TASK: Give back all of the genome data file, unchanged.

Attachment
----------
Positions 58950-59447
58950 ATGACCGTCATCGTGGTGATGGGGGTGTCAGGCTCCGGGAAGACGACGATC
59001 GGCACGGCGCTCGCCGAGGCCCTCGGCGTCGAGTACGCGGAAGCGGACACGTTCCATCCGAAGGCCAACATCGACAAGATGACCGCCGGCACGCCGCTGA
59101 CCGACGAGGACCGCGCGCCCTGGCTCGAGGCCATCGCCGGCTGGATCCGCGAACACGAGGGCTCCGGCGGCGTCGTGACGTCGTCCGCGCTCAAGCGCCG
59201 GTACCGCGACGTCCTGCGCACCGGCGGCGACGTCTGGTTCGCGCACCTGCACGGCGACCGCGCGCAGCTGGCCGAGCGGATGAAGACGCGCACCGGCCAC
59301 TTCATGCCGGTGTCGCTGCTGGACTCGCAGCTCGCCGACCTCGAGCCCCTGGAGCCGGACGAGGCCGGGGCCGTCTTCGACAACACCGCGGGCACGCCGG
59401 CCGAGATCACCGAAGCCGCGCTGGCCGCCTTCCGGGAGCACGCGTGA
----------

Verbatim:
Positions 58950-59447
58950 ATGACCGTCATCGTGGTGATGGGGGTGTCAGGCTCCGGGAAGACGACGATC
59001 GGCACGGCGCTCGCCGAGGCCCTCGGCGTCGAGTACGCGGAAGCGGACACGTTCCATCCGAAGGCCAACATCGACAAGATGACCGCCGGCACGCCGCTGA
59101 CCGACGAGGACCGCGCGCCCTGGCTCGAGGCCATCGCCGGCTGGATCCGCGAACACGAGGGCTCCGGCGGCGTCGTGACGTCGTCCGCGCTCAAGCGCCG
59201 GTACCGCGACGTCCTGCGCACCGGCGGCGACGTCTGGTTCGCGCACCTGCACGGCGACCGCGCGCAGCTGGCCGAGCGGATGAAGACGCGCACCGGCCAC
59301 TTCATGCCGGTGTCGCTGCTGGACTCGCAGCTCGCCGACCTCGAGCCCCTGGAGCCGGACGAGGCCGGGGCCGTCTTCGACAACACCGCGGGCACGCCGG
59401 CCGAGATCACCGAAGCCGCGCTGGCCGCCTTCCGGGAGCACGCGTGA